3 mites to 30 bees in a sugar roll may mean treatment is necessary. According to the 2015 EAS conference lectures the success rate for over-wintering with that percentage of mites is only 50%. If you treat in late summer your colonies have a chance to repopulate with a fresh generation of bees and few or no mites going into winter.
I've yet to treat my bees as my goal has been to start with healthy bees and use good management practices, maintaining low to no mites in my counts. I also live far from other apiaries. Breaking the brood cycle with splits is one practice to achieve success with low mite counts. I have had varied over-wintering success due to other issues, sometimes losing all hives, primarily to wasps and moisture problems, which seem to have been corrected by moving my apiary to a sunnier location and providing good ventilation; but treating in the late summer for mites is the recommended best practice and every beginner should understand the mite issue and how to deal with it. If I ever do treat my bees I'll record it on my blog.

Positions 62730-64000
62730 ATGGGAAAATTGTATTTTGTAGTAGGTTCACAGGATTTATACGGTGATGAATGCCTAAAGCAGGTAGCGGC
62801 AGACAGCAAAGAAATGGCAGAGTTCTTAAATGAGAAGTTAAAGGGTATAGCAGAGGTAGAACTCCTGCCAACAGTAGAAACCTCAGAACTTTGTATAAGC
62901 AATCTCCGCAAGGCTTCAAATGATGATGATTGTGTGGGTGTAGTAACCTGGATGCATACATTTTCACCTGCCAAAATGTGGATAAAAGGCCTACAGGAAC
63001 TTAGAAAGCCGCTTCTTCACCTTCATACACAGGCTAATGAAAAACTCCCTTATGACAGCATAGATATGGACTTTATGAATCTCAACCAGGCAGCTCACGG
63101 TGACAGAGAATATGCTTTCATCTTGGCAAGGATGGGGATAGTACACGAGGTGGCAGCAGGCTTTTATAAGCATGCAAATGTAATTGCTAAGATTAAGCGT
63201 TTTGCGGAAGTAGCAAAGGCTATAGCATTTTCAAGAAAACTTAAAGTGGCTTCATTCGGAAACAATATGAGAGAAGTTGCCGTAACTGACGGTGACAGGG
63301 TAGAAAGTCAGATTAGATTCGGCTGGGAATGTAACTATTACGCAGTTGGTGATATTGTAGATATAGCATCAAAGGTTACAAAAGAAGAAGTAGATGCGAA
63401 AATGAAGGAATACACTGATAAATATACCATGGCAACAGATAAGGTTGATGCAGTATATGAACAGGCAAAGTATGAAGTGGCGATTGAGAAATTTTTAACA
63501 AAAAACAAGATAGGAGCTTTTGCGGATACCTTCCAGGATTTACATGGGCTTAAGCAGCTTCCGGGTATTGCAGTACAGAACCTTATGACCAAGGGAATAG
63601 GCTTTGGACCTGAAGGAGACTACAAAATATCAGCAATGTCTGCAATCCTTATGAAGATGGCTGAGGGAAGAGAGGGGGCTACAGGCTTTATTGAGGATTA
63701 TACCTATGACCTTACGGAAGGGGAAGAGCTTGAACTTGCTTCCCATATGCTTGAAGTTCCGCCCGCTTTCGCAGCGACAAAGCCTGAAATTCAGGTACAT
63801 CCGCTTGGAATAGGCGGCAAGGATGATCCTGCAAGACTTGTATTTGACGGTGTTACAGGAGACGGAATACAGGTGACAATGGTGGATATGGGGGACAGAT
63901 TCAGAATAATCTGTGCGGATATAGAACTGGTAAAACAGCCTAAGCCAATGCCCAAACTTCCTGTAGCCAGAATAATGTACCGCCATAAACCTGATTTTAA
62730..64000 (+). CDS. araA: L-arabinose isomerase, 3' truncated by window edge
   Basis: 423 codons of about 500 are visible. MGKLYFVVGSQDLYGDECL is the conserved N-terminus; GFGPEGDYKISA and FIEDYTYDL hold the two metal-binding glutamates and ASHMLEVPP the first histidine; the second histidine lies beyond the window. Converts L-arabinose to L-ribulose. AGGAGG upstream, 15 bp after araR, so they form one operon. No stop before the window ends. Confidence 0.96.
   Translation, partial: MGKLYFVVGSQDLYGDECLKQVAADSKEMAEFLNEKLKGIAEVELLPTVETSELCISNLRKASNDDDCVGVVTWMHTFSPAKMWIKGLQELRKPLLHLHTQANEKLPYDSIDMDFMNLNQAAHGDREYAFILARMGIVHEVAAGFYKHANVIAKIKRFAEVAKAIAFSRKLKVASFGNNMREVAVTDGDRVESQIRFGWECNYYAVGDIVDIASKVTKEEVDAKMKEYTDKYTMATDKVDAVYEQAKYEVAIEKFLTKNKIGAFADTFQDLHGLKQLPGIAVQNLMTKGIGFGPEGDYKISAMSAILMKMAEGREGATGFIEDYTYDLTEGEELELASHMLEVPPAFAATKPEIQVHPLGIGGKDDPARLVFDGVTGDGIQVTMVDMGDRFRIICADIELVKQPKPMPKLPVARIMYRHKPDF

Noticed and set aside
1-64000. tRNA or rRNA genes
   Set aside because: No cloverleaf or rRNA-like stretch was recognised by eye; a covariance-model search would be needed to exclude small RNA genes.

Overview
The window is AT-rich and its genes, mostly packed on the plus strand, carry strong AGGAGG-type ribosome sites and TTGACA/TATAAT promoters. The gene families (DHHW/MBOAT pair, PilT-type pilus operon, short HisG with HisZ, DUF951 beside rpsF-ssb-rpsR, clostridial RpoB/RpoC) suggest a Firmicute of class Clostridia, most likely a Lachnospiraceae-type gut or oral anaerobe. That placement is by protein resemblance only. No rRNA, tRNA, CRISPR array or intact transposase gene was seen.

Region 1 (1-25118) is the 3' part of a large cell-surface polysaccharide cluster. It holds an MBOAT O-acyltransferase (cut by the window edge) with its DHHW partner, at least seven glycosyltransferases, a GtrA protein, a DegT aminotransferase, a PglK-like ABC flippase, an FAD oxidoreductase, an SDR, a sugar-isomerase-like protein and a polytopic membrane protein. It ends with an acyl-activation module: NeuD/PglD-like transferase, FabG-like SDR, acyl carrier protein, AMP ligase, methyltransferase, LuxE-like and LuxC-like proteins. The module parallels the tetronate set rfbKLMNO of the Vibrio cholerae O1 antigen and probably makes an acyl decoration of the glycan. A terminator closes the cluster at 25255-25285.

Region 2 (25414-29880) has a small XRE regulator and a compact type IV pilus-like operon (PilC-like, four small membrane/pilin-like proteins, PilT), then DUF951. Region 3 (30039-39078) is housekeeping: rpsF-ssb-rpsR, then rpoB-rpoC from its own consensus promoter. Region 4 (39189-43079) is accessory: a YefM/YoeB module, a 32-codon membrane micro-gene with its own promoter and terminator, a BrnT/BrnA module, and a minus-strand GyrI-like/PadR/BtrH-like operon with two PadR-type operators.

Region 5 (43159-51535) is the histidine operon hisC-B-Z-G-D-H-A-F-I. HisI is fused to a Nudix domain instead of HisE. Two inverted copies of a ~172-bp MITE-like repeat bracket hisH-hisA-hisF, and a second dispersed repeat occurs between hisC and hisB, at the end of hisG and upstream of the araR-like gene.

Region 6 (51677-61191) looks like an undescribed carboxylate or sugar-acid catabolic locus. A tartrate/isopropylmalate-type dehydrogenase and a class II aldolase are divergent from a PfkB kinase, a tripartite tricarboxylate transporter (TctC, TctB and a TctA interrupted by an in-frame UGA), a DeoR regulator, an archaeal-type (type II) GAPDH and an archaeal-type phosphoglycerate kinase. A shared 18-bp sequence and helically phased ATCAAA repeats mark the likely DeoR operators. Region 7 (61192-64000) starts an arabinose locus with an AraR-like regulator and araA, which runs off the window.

• Mites - Beekeepers in New Hampshire need a permit to treat their hives.
    Quote from NH Dept of Ag: "If a beekeeper is applying pesticides, including miticides, insecticides, fungicides, and antibiotics, in or around the hive to control pests, parasites, or diseases, the beekeeper is required to obtain an annual private applicator permit.pdf file For questions, please contact the Division of Pesticide Control." Current best practice advice: DO NOT USE: Chem treatments like Apistan or Fluvalinate, Checkmite or coumaphos, or natural treatments like powder sugar dusting. These treatments have proven to result in drone sterilization and over-all poor colony performance. Powdered sugar collects moisture and harms open brood when dusted over frames of bees. Powdered sugar containing corn-starch cakes-up when in contact with moisture. If using it in a jar take care not to scoop up nectar or honey with the bees. I’ve lost a big healthy hive to complications resulting from powdered sugar dusting on frames.